PMW 2019-012 by Various Authors
For all those interested in eschatology, three biblical texts stand out as essential for our study: Daniel, the Olivet Discourse, and Revelation. I have written a commentary on Revelation (which should be available this Spring, 2019). I am writing a commentary on the Olivet Discourse in context, covering Matthew 21–25 (which should be available in early 2019). But regarding Daniel, I have only written a brief commentary on Daniel 9 (which is available in my book Perilous Times).
Thus, I am pleased to announce the publication of Jay Rogers’, In the Days of These Kings: The Book of Daniel in Preterist Perspective (740 pages). Rogers’ work is a fully-orthodox preterist analysis of Daniel. I highly recommend this book to my readership. Thus, in this blog article, I will list the endorsements to In the Days of These Kings, which I hope will whet your appetite. Continue reading
PMT 2015-058 by Kenneth L. Gentry, Jr.
From time-to-time I get questions that I think are insightful and may be helpful to other readers. The question below came from a Facebook friend, Cindy D. I believe this will be helpful to publish more broadly than simply in a Facebook “message.”
I have a question! I loved your book, The Beast of Revelation, and to me, it cleared up a lot of questions, and had a hand in bringing me OUT of futurism. I just now saw a post by a guy in a group I am in who wrote the following about why he says Nero can’t be the Beast. Can you give me some feedback on his post that I can share with him on it? Continue reading
PMT 2014-140 by Kenneth L. Gentry, Jr.
In Daniel 12:1–2 we find a passage that clearly speaks of the great tribulation in AD 70: “Now at that time Michael, the great prince who stands guard over the sons of your people, will arise. And there will be a time of distress such as never occurred since there was a nation until that time; and at that time your people, everyone who is found written in the book, will be rescued” (12:1). But it also seems to speak of the resurrection occurring at that time: “And many of those who sleep in the dust of the ground will awake, these to everlasting life, but the others to disgrace and everlasting contempt” (12:2).
How are we to understand this passage? Does Daniel teach that the eschatological, consummate resurrection occurs during the great tribulation in AD 70? No, he does not. Let me explain. Continue reading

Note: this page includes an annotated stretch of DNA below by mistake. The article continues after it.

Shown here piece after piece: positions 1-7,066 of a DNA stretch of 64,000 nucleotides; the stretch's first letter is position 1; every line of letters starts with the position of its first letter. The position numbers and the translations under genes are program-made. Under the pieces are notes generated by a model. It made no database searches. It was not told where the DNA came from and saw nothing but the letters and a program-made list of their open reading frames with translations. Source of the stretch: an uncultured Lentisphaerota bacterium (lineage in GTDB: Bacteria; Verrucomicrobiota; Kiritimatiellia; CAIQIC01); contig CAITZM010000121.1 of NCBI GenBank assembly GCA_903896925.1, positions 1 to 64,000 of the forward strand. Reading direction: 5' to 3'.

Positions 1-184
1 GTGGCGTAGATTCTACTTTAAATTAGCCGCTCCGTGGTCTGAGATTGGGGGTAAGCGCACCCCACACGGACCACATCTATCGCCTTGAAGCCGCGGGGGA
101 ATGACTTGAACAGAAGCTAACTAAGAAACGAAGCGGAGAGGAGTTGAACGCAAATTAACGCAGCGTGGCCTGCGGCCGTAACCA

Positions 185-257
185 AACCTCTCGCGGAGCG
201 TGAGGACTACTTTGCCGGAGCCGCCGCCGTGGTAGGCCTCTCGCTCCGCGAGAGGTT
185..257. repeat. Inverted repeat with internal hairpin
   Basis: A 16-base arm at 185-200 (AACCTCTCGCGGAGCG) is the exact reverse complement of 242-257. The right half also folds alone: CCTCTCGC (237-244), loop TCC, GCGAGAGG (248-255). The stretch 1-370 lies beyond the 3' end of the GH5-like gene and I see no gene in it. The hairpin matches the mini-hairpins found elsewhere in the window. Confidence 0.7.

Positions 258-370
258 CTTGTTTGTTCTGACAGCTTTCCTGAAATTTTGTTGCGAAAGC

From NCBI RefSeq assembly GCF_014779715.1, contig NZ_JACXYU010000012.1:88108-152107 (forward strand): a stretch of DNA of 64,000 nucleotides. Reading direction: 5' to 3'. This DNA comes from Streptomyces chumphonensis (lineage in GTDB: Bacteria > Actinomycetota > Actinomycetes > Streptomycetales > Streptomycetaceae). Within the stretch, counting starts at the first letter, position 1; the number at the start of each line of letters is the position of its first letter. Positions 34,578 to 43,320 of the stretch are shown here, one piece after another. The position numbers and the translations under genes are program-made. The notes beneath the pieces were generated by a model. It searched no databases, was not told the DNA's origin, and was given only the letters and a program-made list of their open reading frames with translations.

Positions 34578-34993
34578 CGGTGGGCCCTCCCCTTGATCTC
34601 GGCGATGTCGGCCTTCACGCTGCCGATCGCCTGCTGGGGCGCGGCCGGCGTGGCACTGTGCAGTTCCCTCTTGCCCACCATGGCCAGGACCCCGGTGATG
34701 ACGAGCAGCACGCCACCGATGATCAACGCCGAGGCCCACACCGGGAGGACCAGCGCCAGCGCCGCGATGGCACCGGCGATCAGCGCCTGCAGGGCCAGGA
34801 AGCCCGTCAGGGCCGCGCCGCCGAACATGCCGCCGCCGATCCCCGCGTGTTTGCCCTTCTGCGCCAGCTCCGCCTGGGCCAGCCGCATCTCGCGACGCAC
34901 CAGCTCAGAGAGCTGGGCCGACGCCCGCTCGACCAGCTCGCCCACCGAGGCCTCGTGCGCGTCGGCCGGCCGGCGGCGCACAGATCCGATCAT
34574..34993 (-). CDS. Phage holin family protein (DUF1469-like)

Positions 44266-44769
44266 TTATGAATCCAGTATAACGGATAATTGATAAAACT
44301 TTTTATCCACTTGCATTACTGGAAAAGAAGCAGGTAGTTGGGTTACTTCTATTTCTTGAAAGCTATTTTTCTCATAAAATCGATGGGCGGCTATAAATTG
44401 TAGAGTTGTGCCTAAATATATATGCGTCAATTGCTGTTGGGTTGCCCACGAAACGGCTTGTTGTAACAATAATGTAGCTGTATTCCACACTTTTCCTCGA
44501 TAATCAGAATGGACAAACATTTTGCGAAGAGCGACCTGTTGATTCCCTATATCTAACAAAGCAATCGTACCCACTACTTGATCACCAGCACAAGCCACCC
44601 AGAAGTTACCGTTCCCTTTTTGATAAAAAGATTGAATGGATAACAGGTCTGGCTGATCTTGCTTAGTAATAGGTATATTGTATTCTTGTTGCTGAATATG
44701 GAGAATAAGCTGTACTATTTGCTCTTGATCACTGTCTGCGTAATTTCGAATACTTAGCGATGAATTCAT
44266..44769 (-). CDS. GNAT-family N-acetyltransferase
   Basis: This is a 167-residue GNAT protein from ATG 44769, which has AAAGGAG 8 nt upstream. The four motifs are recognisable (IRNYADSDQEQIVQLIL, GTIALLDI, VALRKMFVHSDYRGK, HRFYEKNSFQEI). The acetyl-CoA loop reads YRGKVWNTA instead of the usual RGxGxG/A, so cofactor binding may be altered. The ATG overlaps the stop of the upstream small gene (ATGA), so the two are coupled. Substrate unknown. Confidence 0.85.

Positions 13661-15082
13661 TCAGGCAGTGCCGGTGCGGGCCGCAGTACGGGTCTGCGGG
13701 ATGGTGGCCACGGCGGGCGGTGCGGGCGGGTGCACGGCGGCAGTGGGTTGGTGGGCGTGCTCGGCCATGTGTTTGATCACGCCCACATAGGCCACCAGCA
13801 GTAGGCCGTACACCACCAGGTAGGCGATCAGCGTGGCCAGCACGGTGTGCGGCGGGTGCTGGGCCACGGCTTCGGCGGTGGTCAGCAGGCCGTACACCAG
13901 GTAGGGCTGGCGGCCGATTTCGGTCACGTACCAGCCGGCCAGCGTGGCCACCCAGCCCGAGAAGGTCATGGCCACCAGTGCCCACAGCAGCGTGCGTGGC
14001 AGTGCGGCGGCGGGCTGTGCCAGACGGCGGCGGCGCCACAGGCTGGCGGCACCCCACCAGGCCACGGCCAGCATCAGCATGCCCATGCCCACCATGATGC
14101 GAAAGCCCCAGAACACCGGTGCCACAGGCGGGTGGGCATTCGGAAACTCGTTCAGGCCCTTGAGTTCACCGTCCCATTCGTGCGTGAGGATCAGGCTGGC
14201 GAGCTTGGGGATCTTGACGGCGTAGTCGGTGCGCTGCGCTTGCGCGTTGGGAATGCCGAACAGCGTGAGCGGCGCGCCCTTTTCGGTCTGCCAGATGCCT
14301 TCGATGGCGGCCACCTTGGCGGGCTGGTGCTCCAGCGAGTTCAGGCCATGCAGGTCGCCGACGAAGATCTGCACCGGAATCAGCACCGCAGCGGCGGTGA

PMT 2013-031 by Kenneth L. Gentry, Jr.
I am continuing a critique of dispensationalism’s gap theory for Daniel’s Seventy Weeks prophecy. In my last posting I presented four of their arguments with my rebuttals. I will continue now with the fifth and final dispensational argument.
Fifth, the order within the prophecy: “In the record of the prophecy, the destruction of the city [v. 26b] is placed before the last week [v. 27a].” 1 Since this occurs in A.D. 70, we must allow a gap to account for it.
This argument overlooks the peculiarities of Hebrew poetic style. Oriental expression often confounds the Occidental concern for chronological succession; the Western framework may not be foisted upon the passage. This “revelational pattern” 2 allows a parallel rehearsal and expansion of the topic without requiring actual succession in time. Even classic dispensationalists understand that some prophetic passages do not flow chronologically. 3 A better understanding of the relation between verses 26 and 27 is given above. Continue reading
PMT 2013-030 by Kenneth L. Gentry, Jr.
Dispensationalism interposes this gap or parenthesis between the sixty-ninth and the seventieth weeks; it spans the entire Church Age from the Triumphal Entry to the Rapture.1 The dispensational arguments for a gap of undetermined length between the sixty-ninth and seventieth weeks are not convincing. Let us consider the leading arguments for this gap. I will state the argument briefly with some documentation and then respond.
First, the peculiar phraseology in Daniel: Daniel places the cutting off of the Messiah “after the 62 ‘sevens,’ not in the 70th ‘seven.’” 2 This allows for a gap between the sixty-ninth and seventieth weeks. If the cutting off does not occur in the sixty-ninth or the seventieth weeks, there must be a gap wherein it does occur. Continue reading